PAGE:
Friday, 26 February 2010

Review: Kolbeinn Karlsson’s The Troll King (Top Shelf, 2010)

"The Troll King"
Story and art by Kolbeinn Karlsson
Price: $14.95 (US)
Full-colour; 16.51 x 23.50cm; 160 pages.
Published by Top Shelf Productions
Released: April 2010
Diamond Code: FEB10-1096
ISBN: 978-1-60309-061-2

The more I think about writing a review of Kolbeinn Karlsson’s The Troll King, the more I realise that  it is one of those comics where there's something new to be found in each successive reading. Heavily saturated with imagery and symbolism, this naturalistic, sometimes-macabre, other-world is largely left to the reader to deconstruct. As much a story as it is an introduction to a parallel universe, the setting of The Troll King feels like a micro-ecology, and reading it often feels like watching a nature documentary on weird and wonderful newly-discovered species and their environment.

Nature plays a central role in the book, and the strange flora and fauna help to produce a world that seems familiar whilst remaining completely alien. This skewed version of the natural world evokes both comfort and concern and creates a feeling of unease that exists throughout the comic. Although there are brief references to an industrial world existing outside the perimeters of this woodland, the focus never strays from  a “geographical space of one or two kilometers” (as described by the author in his interview with us). 

Spiraling ever upwards: One of Karlsson's beautifully-rendered trees

Complementing this natural landscape is an eclectic cast of species which includes: hairy giants, carrot men, quasi-sexual dream-creatures and an all-consuming obese race of green men. Karlsson's obsession with twins is visible throughout, with most of the aforementioned groups being populated exclusively by doppelgangers. Notable then, is the re-occurrence in each subplot of a mysterious, solitary and silent figure: a small brown clump of a creature with hollow black eyes and a conical nose. Often seen wearing antlers made of twigs, this character seems to carry central importance and to be objectively aware of the processes of the forest.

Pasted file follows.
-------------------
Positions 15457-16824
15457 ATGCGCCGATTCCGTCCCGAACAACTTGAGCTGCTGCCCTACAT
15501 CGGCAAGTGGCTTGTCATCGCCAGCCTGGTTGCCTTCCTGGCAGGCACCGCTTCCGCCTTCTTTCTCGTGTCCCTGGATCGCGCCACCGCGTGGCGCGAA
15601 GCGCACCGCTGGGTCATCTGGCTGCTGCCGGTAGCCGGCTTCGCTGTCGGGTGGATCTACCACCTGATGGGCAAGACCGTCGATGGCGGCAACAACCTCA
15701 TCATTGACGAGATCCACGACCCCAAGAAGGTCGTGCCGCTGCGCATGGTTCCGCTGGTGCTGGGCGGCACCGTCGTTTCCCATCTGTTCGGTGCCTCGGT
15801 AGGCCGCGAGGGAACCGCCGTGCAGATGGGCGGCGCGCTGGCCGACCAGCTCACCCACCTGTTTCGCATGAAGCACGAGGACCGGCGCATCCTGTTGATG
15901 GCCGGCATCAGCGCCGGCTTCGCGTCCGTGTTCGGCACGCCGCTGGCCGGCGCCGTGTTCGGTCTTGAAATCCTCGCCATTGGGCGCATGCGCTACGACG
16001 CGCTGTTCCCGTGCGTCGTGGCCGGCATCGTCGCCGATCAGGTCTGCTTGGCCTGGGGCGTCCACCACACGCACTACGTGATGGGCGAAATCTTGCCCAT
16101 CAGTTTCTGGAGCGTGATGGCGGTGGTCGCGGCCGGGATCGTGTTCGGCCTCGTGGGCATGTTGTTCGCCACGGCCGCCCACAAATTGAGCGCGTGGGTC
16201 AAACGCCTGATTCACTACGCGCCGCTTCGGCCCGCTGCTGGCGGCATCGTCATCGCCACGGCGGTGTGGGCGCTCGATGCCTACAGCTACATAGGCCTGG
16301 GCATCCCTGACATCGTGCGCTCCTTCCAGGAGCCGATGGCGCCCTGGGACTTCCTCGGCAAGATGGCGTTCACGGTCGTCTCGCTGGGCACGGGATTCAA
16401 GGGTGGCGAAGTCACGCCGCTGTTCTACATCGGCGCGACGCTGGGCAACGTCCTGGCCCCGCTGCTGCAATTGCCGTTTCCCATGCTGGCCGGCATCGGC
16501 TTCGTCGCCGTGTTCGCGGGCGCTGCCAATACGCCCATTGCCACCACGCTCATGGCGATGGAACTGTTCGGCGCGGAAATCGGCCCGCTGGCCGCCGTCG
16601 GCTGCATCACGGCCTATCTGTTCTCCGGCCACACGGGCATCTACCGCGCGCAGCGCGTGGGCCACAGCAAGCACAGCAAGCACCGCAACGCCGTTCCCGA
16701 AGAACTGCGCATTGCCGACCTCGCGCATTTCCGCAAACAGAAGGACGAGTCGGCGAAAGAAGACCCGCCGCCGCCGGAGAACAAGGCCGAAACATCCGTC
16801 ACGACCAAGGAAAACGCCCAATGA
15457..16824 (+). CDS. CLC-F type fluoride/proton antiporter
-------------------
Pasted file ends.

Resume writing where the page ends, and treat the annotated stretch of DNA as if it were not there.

Structurally, this character is important and creates a centralising thread in a comic where the sprawling strands of narrative grow as organically as its content. So intertwined are the various  sub-plots, that it often seems impossible to know where one ends and another begins. Rather than a complete mess, Karlsson has created a world that is rich, complex and that actively engages the reader. With no direct exposition offered, it is left to the reader to assess the meaning behind the events of The Troll King.

Probably the most accessible section of the book is that of the self-assessed Ewoks: two near-identical , ubiquitously furry. male humanoids. Although never explicitly revealed as human, their joint-narration seems to suggest that they are societal drop-outs who have come to live a purer life in the forest. Spending their days in their log cabin and body-building in the sunshine, they live a happy, content life. Detailing their relationship (which seems to be both fraternal and romantic in nature), the first section of the book leads up to them participating in some kind of Wicker Man-inspired wedding/fertility ritual that causes them to give birth (anally) to twin boys. The author manages to make this bizarre situation a charming, funny, sweet, and, at times, genuinely touching tale of devotion and partnership. 

Yes, I did say "most accessible". 

Admittedly resilient to drawing from life, Karlsson's visual depiction of his world has a very engaging idiosyncratic quality about it:  his linework and colouration feature a kind of warped unity that is perfectly suited to the off-kilter fairytale setting. Often, his use of colour is paradoxical, with cartoony yet atmospheric shades that comfort and repulse simultaneously. This visual juxtaposition gives the more transgressive segments of the The Troll King a certain gut-churning edge. During a particularly raucous Wild West-inspired fantasy sequence I found myself drawing (faint) similarities with Johnny Ryan's recent tour de force of brutal vulgarity Prison Pit. Which is no bad thing.

A violent psychedelic interlude. We have our theories.

Already drawing critical comparisons to the flawed fairy-tales of Hans Christian Andersen and  the movies of Studio Ghibli auteur Hayao Miyazaki, The Troll King is a stylistically dense trip to another world. Complex at times, creepy at others, Karlsson's graphic novel disposes of the boundaries of traditional comic narrative  structure to create a world that feels like it will keep on existing even after its pages are closed. We definitely have our own theories regarding the behavior of the characters and subtext of the book, but to describe them would do disservice to a story that is open to so many interpretations.

If you like your comics stylised, imaginative, slightly creepy and featuring body-building ersatz-Ewoks, you should stop reading immediately and go pre-order The Troll King now. Go!


If you're still uncertain about it, below you will find a short animated adaptation of a section of the graphic novel,  entitled Sleeping and Dreaming of Food. If this doesn't sell the comic to you, nothing will.

"Sleeping and Dreaming of Food" (Happy Endings Productions, 2008)
(starts around 1:38)


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